Mr. and Mrs. Dursley… were proud to say that they were perfectly normal, thank you very much. They were the last people you’d expect to be involved in anything strange or mysterious, because they just didn’t hold with such nonsense (Harry Potter and the Sorcerer’s Stone, 1).
And so begins the epic tale of Harry Potter, the series of books that until recently I refused to read, despite my wife’s gentle prodding. Perhaps a little more like Mr. Dursley than I care to admit, I often don’t read fiction because I “just don’t hold with such nonsense.”
It’s not that I didn’t grow up with fantastic fictional tales; it’s more that I am a grown up, I have work to do, subjects to study and master, and things to get accomplished. Reading a fictional novel doesn’t help me pay bills. It just isn’t that practical. But I agreed to read the first book because that’s what my wife requested.
It’s funny, you might think, how I went from stern-faced Daddy who only reads philosophical treatises to sitting in my chair giggling audibly over childish banter and a witty remark from Harry or Ron. I found myself enjoying the book, enjoying the stoking of imagination that comes from constant exercise and renewal.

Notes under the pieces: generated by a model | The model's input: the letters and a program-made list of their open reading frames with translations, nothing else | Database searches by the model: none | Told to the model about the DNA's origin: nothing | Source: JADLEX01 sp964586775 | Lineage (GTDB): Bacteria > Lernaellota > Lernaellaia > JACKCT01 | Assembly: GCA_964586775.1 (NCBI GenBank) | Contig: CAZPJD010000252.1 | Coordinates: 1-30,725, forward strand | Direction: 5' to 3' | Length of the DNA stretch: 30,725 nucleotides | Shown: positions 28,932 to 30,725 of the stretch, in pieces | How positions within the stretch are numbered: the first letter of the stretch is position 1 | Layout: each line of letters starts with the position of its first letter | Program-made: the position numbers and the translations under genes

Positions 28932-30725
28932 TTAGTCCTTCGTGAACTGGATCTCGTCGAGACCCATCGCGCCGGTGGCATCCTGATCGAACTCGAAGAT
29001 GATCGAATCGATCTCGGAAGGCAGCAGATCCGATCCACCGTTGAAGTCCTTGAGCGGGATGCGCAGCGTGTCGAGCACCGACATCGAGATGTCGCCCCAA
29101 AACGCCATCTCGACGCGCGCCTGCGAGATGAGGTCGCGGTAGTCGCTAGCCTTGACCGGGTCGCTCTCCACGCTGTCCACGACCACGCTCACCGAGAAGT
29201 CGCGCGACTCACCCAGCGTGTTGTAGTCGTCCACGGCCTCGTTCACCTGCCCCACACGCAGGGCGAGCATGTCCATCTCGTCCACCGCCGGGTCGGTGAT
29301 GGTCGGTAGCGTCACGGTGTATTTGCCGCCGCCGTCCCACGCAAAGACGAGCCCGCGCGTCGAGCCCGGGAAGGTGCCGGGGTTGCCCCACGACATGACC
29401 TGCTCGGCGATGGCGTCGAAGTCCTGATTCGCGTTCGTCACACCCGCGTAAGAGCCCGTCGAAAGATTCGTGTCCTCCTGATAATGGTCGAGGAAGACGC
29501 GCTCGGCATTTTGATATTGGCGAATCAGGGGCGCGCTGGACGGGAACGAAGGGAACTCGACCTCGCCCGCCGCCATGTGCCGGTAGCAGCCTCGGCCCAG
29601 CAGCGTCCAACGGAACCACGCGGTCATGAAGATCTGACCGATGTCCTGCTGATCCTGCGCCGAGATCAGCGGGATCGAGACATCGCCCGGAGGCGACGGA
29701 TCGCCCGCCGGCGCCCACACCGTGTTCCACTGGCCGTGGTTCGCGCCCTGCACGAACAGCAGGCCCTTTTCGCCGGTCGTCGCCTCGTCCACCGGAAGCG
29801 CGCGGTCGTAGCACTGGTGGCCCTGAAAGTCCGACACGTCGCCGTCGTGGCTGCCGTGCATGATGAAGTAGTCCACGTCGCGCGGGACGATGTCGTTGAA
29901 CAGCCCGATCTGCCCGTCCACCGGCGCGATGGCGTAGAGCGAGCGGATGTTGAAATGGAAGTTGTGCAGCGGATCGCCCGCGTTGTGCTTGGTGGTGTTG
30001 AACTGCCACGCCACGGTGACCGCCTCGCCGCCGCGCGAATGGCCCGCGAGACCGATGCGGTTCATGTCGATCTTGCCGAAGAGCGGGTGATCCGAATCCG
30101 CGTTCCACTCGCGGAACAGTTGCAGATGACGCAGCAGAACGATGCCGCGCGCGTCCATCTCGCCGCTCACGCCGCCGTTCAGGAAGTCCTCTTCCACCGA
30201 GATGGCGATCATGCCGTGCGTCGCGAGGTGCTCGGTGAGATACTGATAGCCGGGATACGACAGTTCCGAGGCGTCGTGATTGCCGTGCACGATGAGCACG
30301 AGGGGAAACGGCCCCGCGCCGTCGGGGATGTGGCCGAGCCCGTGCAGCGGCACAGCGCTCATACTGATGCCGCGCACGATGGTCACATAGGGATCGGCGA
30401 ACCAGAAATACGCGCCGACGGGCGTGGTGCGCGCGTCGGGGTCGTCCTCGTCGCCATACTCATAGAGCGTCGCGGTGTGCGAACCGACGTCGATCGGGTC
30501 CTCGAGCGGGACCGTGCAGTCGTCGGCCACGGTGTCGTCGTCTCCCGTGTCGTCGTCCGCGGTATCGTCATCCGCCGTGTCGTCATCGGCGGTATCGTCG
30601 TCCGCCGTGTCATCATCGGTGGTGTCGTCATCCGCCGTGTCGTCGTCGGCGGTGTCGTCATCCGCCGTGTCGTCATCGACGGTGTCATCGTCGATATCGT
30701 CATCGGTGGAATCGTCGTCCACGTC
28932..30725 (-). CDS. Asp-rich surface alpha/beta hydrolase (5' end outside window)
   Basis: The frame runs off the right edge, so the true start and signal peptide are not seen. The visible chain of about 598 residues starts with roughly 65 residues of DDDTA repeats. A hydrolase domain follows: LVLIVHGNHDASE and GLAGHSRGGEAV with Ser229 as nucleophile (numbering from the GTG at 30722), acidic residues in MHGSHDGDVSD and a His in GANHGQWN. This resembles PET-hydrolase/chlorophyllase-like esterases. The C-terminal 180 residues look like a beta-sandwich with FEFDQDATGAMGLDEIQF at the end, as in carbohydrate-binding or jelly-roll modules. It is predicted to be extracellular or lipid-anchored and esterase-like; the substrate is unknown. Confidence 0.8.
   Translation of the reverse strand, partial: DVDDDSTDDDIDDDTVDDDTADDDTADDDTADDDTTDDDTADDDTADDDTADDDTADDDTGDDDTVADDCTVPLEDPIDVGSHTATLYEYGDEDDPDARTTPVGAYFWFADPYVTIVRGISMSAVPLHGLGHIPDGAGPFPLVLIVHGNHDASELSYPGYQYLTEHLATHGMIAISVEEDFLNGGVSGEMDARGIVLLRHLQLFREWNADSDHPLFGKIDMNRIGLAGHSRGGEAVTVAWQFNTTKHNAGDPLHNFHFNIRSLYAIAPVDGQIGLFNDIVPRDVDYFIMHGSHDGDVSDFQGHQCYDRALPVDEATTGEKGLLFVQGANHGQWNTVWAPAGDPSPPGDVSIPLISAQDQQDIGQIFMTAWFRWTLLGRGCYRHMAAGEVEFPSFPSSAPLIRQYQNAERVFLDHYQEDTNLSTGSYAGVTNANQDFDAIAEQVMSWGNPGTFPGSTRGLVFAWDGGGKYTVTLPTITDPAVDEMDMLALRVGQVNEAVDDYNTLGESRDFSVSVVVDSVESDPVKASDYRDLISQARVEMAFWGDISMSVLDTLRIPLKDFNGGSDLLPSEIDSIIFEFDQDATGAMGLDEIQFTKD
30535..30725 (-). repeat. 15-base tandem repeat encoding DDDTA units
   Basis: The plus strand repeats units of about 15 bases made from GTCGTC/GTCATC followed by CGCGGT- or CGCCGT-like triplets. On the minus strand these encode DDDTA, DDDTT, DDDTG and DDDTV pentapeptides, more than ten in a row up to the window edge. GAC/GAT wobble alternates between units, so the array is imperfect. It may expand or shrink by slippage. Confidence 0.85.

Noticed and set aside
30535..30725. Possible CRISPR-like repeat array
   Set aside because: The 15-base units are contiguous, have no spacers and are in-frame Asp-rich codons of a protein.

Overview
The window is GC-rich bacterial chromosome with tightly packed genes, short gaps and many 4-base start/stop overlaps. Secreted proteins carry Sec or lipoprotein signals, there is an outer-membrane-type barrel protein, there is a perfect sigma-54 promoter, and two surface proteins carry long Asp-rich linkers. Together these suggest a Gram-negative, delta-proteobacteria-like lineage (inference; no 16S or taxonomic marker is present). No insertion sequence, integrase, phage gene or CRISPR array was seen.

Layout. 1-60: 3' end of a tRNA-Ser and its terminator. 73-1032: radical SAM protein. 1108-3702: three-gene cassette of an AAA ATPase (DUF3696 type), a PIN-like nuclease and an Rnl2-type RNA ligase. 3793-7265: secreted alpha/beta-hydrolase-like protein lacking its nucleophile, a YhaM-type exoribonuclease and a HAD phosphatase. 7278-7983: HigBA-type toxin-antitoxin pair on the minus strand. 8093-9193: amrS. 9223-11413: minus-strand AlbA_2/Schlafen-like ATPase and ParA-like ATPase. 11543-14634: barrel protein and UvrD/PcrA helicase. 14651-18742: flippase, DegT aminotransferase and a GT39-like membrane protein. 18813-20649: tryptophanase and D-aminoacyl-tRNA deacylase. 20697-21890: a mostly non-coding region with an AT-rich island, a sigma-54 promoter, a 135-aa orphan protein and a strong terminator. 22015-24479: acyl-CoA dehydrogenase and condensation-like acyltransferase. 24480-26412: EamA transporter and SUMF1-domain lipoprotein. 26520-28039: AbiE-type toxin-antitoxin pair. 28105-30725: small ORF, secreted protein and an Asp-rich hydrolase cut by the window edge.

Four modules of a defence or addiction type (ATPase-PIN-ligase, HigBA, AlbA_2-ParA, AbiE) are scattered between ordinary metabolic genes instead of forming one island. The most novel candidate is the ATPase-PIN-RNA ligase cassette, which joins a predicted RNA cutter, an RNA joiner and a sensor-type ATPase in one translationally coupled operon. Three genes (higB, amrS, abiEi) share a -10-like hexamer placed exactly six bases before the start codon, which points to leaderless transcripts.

No, I didn’t complete a task or earn money, but I experienced a kind of childlike enjoyment that worked like medicine on my soul. I laughed again, in the midst of a stressful life. I felt playful and happy again, hopeful and imaginative. Exercising my imagination snapped me out of my crusty Scrooge exterior.
Some lessons from children aren’t breathtaking, but they are refreshing. This is one of those for me—it takes discipline to exercise your imaginative self, your principle of childlike enjoyment, your gleeful laughter. It’s not necessarily practical or useful, in the utilitarian sense, but it is most beneficial for your soul.
Life isn’t just about reducing everything into an algorithm or theorem, a simple rule or principle of doctrine. It’s about the narrative beauty of the grand painting of life. It’s about taking in the entirety of the vibrant panorama, which takes discipline. It takes work to be creative and witty and full of mirth.
But a word of advice from Three Feet—it’s worth it.